In the previous step, oPOSSUM was applied to determine over-represented TF binding sites related Jaspar matrices in differentially expressed genes. A natural next step was to determine whether those regulatory motifs could also be recovered by de novo predictions. We performed de novo prediction in promoter regions of differentially expressed genes using the Weeder tool [43]. Figure 3 shows the logos for predicted motifs and their similarity with target matrices. In order to evaluate how well target matrices could be recovered by Weeder, we summarized the number of experiments with recovered target matrices at different similarity percentage cutoffs, as shown in Figure 4. For all the experiments, Weeder predicted at least one motif sharing ≥ 60% similarity and the number of recovered experiments decreased with stricter similarity percentage cutoff. Considering the nature of TF binding sites and the mechanism of de novo prediction methods [62], we could not expect the predicted motifs to share a high degree of similarity with the target matrices. If we set the similarity cutoff 75% for recovering target matrices, our predictions could recover the TF binding sites in about 73% of the 33 experiments. In general, we may conclude that the affected TF binding sites can indeed be recovered in many cases using de novo prediction methods.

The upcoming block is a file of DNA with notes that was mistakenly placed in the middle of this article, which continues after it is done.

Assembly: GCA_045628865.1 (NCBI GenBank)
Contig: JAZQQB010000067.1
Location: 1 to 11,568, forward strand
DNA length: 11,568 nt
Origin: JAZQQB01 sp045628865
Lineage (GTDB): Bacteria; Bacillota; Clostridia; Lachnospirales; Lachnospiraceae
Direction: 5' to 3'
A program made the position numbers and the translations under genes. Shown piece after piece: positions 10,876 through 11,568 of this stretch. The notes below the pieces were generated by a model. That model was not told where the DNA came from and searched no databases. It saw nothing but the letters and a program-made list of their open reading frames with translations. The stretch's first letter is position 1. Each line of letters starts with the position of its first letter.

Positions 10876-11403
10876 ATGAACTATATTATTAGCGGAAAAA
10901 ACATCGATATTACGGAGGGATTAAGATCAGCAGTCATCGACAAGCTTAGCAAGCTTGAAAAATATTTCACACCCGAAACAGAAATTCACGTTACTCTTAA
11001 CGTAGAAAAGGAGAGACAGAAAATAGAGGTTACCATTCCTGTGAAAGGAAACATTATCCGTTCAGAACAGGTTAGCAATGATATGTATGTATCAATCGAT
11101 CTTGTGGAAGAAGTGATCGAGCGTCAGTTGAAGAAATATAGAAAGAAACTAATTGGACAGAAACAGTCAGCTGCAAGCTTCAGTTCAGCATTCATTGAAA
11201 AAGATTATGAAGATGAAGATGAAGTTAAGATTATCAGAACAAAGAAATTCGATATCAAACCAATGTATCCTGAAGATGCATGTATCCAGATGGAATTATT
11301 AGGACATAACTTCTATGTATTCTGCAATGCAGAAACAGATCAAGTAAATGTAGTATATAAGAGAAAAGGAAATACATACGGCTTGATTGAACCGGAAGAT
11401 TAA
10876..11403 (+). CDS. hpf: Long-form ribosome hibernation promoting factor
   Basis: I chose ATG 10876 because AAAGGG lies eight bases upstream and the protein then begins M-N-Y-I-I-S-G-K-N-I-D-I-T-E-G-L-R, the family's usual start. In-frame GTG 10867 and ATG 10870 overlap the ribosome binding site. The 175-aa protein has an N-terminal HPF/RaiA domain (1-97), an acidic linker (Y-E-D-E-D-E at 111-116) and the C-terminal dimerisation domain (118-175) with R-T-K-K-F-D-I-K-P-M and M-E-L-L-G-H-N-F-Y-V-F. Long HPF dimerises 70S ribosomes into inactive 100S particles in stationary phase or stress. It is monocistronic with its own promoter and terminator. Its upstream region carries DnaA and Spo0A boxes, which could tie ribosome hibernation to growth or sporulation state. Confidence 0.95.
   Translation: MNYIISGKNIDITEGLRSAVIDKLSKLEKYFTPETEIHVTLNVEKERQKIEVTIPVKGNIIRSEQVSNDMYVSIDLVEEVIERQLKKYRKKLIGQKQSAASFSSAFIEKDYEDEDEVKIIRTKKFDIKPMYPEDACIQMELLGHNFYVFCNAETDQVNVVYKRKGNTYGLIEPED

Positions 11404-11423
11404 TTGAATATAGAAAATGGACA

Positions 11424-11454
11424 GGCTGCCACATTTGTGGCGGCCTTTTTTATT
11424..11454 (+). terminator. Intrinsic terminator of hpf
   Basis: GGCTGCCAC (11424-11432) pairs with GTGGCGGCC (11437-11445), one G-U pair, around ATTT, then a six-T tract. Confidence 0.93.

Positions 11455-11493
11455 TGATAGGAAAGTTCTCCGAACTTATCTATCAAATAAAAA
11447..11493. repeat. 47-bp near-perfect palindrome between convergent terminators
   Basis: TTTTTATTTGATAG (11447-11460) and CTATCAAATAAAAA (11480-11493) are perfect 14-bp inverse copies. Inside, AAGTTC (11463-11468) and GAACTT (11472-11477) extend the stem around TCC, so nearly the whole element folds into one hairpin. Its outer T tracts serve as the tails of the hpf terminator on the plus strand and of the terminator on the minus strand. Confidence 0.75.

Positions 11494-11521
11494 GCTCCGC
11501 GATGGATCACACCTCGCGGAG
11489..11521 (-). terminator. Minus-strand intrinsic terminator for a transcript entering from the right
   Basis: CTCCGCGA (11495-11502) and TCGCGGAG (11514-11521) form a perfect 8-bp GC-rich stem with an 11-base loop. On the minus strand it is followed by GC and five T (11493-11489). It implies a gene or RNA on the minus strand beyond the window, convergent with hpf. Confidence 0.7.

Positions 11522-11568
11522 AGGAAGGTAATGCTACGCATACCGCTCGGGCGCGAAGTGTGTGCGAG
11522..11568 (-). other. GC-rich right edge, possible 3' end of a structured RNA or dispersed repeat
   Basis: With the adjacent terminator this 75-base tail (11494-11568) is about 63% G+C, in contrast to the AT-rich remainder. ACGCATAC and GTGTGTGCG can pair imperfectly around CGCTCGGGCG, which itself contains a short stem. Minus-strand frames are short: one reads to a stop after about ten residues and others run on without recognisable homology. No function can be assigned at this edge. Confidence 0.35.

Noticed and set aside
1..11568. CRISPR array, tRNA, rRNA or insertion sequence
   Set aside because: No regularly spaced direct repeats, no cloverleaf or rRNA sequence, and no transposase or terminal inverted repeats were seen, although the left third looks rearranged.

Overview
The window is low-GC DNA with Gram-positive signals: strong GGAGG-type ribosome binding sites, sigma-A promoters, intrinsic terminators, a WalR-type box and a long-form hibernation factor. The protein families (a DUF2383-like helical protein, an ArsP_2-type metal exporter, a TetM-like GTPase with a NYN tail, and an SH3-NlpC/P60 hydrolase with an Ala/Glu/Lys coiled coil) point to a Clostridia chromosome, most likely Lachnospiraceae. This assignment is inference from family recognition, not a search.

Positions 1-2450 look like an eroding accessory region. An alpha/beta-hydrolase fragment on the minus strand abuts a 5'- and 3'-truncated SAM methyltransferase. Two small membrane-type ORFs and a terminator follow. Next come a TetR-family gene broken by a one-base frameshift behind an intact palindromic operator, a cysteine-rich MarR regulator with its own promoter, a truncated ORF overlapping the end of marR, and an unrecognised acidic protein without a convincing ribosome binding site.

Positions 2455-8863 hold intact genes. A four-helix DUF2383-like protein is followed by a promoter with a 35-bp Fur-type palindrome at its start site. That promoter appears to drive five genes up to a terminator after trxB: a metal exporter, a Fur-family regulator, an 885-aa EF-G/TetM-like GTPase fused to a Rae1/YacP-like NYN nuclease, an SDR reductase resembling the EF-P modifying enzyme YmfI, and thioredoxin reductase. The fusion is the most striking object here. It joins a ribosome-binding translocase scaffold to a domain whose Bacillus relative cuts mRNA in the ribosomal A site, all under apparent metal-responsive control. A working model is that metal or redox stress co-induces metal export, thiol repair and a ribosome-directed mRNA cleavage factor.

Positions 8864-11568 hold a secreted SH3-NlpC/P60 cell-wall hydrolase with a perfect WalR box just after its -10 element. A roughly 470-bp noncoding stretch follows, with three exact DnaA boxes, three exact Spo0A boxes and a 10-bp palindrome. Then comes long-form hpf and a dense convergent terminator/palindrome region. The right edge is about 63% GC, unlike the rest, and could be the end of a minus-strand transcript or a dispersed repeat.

Figure 3

Regulatory motifs predicted by Weeder a nd their similarity with target matrices.

Figure 4

Number of recovered experiments under different similarity percentage.

Conclusions